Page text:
/lost+found not found. Create<y>? yes

Pass 4: Checking reference counts
Pass 5: Checking group summary information

/dev/sda1: ***** FILE SYSTEM WAS MODIFIED *****
/dev/sda1: 7756/6717440 files (16.1% non-contiguous), 11086804/13430332 blocks

P.S After reading man fsck I found out I should unmount the partition before running e2fsck. THat makes it a littel difficult to make it an automated task... or does it?
 
Old 08-26-2006, 10:45 AM   #13
ciotog
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fsck for ext2/ext3 filesystems usually runs automatically on mount, every 20 mounts or so (this can be changed using the tune2fs program). If you wanted to force a fsck on every mount, you would run "tune2fs -c 0 /dev/sda1".

To see the number of blocks marked bad, you should run "dumpe2fs -b /dev/sda1"

Also as has already been suggested twice, you might wish to see the output of "df" or "df -i" (note that df has an option -si so that it follows the correct standard of using powers of 10 ). Also try running Konqueror, and browse the filesystem using the view -> "View Mode" -> "File Size Mode" to see if there are any unusually large directories (like tmp) that are somehow consuming lots of space but aren't being reported correctly.
 
Old 08-26-2006, 01:15 PM   #14
linmix
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Quote:
$ df
Filesystem 1K-blocks Used Available Use% Mounted on
[snip]
/dev/sda1 52878108 43957064 6234980 88% /mnt/files1
Why would df think the partition is only 50GB when fsdisk reports 93GB?

Suddenly all sorts of alarms are going off in the back of my head! The partition used to be 50BG and I used QTparted from knoppix to stretch it to 50% of the HDD. I suppose somehow the ext3 file system wasn't extended properly to cover all of the new partition size. That means I need to recreate the ext3 file system, but without destroying the data that's already on the disk, or making it inaccessible by overwriting the 'index' (is thet the inode table? - I appear to remember something like that.)

How would I go about doing that?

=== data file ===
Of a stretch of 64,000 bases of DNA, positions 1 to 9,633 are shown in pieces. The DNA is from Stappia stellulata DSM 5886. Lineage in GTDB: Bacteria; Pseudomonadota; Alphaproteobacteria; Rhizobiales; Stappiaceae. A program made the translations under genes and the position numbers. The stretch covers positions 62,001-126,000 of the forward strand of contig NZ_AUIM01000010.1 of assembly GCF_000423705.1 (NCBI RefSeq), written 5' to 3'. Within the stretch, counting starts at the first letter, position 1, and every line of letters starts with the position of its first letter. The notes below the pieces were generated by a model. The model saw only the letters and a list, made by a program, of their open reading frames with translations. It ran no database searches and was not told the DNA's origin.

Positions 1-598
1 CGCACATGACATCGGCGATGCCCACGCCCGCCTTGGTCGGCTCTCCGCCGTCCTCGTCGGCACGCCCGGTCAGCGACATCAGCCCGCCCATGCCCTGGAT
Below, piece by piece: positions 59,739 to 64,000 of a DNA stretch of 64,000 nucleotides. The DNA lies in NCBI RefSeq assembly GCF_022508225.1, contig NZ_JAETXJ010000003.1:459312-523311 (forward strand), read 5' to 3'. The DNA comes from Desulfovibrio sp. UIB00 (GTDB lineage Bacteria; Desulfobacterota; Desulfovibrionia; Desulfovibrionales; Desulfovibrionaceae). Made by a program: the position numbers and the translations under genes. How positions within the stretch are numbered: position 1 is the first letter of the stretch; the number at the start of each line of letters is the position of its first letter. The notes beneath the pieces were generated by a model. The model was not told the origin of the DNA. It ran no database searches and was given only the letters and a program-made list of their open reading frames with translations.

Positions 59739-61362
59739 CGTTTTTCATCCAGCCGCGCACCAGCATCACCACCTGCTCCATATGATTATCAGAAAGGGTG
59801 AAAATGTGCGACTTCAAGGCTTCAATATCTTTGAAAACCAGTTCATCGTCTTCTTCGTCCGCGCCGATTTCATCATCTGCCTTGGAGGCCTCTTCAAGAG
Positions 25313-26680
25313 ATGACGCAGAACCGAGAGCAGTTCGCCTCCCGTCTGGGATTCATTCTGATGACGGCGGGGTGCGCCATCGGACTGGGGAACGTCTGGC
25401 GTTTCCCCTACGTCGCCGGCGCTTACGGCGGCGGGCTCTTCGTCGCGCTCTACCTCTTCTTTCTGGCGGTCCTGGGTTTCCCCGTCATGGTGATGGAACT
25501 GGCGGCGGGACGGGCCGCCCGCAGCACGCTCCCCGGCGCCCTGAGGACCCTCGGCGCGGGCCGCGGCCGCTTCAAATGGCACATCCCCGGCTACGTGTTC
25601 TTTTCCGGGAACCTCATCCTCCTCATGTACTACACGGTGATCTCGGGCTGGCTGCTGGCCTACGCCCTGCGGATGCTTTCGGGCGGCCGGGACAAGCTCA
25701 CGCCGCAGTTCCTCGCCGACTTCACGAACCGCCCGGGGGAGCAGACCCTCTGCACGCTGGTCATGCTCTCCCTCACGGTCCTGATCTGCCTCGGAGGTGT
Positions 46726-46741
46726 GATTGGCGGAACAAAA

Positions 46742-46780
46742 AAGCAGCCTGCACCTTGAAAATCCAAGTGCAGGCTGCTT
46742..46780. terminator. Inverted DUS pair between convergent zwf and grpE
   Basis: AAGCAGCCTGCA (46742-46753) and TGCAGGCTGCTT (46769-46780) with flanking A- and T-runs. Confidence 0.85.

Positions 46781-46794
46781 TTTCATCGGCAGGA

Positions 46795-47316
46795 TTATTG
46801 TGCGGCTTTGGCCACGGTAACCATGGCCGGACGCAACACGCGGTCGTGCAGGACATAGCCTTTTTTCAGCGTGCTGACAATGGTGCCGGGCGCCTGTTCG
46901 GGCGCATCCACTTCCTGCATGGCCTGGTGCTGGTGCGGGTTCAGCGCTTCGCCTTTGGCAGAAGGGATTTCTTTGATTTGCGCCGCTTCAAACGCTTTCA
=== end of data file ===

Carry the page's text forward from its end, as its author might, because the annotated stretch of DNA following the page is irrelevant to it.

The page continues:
Quote:
# /sbin/fdisk /dev/sda1
Device contains neither a valid DOS partition table, nor Sun, SGI or OSF disklabel
Building a new DOS disklabel. Changes will remain in memory only,
until you decide to write them. After that, of course, the previous
content won't be recoverable.


The number of cylinders for this disk is set to 12158.
There is nothing wrong with that, but this is larger than 1024,
and could in certain setups cause problems with:
1) software that runs at boot time (e.g., old versions of LILO)
2) booting and partitioning software from other OSs
(e.g., DOS FDISK, OS/2 FDISK)
Warning: invalid flag 0x0000 of partition table 4 will be corrected by w(rite)
That doesn't appear to be a valid option....

mkfs appears to be destructive (with respect to the existing data)...
 
Old 08-26-2006, 05:08 PM   #15
syg00
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Quote:
Originally Posted by linmix
Suddenly all sorts of alarms are going off in the back of my head! The partition used to be 50BG and I used QTparted from knoppix to stretch it to 50% of the HDD. I suppose somehow the ext3 file system wasn't extended properly to cover all of the new partition size.
Arrrrhhhh !!!!
I hate it when people with-hold important information. This is hardly "oh, by the way ..."
You're the one wanting help here - are we all expected to be bloody mind-readers ???.

Look up ext2resize on sourceforge.
Take note of my signature.